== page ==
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  • Writer's pictureThe Red Line

Episode 111. The Splintering of Sudan

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Sudan is entangled in a rapidly escalating civil war, marked by widespread protests, violent clashes, and an alarming surge in refugees fleeing the turmoil. Amidst this chaos, the Rapid Support Forces (RSF) swift advances are now intensifying fears of a potential state collapse, one that would likely plunge the region into chaos. With a fragmented government and military embroiled in enforcing their contentious autocratic rule, Sudan's path to peace appears increasingly precarious. So why are more and more outside actors getting involved here? What happens if the state does collapse, and who is supplying these forces with the means to wage this war? We ask our panel of experts.



LISTEN TO THE PROGRAM HERE



 

EPISODE SUMMARY:


PART I: A Complicating Conflict - (07:03)

with Will Brown

- Snr Associate, Africa Program, CSIS

- Snr Reporter at Tortoise Media

- Fmr Africa Correspondent for The Economist



  1. Frontline State in Global Political Dynamics: The outcome of the conflict in Sudan is crucial, as it will significantly influence not only the African continent but also the Middle East and broader international political dynamics.

  2. Complex Internal Power Struggle: The conflict in Sudan features a complex power struggle between the Sudanese Armed Forces (SAF) and the Rapid Support Forces (RSF). This internal conflict is driven by deep-rooted ethnic and political divisions, with the SAF primarily controlling central, northern, and eastern regions, while the RSF, evolving from militias involved in the Darfur genocide, exerts influence in the western regions of Darfur.

  3. External Influences and Military Dynamics: Various external actors, including Egypt, the UAE, Russia, and Egypt, are significantly involved, supplying arms and support to different factions within Sudan. This external interference has altered the military dynamics of the conflict, particularly the RSF's acquisition of anti-aircraft capabilities from the UAE and Russia, challenging the SAF's air superiority.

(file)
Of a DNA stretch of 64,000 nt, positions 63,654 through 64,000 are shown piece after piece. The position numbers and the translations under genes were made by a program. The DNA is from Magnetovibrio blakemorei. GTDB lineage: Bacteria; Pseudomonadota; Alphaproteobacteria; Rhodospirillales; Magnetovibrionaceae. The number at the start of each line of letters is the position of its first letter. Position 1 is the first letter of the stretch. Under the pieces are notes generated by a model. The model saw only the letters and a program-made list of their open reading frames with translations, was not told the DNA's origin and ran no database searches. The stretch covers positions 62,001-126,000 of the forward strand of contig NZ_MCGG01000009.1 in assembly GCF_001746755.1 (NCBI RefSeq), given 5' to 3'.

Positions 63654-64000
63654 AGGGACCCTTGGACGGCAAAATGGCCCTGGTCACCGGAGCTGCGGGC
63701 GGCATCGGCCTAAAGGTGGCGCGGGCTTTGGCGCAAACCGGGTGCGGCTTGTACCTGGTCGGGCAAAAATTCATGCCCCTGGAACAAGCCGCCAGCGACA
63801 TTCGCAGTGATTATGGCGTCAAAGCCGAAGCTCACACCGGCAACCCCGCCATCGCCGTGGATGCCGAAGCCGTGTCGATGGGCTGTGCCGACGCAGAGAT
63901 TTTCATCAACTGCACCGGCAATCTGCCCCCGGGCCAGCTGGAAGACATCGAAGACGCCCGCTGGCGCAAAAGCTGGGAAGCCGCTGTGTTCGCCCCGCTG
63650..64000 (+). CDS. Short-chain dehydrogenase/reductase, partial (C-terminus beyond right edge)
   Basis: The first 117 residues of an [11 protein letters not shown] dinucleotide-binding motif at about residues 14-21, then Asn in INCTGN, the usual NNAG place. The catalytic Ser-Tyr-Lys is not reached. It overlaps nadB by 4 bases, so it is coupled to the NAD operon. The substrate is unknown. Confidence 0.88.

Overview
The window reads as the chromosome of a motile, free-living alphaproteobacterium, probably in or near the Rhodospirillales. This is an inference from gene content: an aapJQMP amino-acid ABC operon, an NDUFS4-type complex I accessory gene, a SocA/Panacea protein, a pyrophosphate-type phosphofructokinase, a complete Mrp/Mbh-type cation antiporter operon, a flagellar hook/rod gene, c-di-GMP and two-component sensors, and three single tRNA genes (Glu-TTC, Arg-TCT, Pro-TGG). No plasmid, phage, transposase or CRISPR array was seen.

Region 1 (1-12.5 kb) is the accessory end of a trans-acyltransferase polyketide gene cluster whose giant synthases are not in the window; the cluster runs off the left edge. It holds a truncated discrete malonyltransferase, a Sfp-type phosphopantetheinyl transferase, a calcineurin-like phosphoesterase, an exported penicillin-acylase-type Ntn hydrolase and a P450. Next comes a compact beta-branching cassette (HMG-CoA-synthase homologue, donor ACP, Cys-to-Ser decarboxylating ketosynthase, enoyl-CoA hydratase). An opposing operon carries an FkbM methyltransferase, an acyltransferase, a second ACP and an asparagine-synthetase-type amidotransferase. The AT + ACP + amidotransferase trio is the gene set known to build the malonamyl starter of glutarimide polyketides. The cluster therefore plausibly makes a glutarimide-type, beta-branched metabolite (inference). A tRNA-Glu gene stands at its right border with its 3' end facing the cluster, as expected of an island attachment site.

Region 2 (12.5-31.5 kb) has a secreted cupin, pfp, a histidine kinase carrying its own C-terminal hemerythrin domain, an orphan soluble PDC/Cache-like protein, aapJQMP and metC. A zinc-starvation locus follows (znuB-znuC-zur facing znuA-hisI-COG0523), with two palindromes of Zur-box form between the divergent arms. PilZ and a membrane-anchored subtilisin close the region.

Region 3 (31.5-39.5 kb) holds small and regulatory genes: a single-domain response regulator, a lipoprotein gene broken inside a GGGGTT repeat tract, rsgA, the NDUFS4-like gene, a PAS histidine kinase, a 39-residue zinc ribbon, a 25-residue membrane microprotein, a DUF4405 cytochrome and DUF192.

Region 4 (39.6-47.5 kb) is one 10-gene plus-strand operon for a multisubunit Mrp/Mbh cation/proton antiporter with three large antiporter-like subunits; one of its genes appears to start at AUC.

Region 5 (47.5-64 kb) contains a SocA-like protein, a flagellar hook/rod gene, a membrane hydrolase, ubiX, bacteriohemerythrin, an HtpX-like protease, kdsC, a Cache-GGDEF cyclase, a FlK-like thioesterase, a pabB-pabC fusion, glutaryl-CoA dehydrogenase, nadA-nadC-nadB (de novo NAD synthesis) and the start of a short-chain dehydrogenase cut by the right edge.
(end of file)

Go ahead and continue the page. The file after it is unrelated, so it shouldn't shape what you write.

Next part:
4. Humanitarian and Security Crisis: The conflict has led to severe humanitarian crises, including ethnic-targeted violence, mass killings, and displacement of populations, especially in Darfur. These atrocities have deepened ethnic and regional animosities, suggesting a prolonged and increasingly brutal conflict with significant implications for regional stability and human rights.

  5. Implications for International Diplomacy and Stability: The conflict in Sudan presents a complex challenge for international diplomacy. Efforts to mediate and resolve the conflict are complicated by the involvement of numerous regional and global powers, each with its strategic interests. The situation in Sudan requires concerted international attention and action to prevent further escalation and to address the underlying issues fueling the conflict.



PART II: A Magnet for Meddling - (29:20)

with Joe Siegel

- Dir of Research at the Africa Center for Strategic Studies

- Specialist in Foreign Interference in Africa

- Fmr Douglas Dillon Fellow at the Council on Foreign Affairs



  1. Lack of Popular Support for Military Factions: Both the Rapid Support Forces (RSF) and Sudanese Armed Forces (SAF) lack popular backing in Sudan. The conflict is primarily driven by power struggles and greed, with both factions involved in human rights abuses and ethnic cleansing. This dynamic underscores the complexity of the conflict, making a resolution more challenging.

  2. Urban Warfare and Military Dynamics: In urban warfare within Sudan, the RSF has shown more effectiveness due to its ground combat experience and financial resources from gold trafficking. This advantage has allowed them to acquire up-to-date small arms and leverage civilian populations as shields, negating the SAF's artillery and airpower.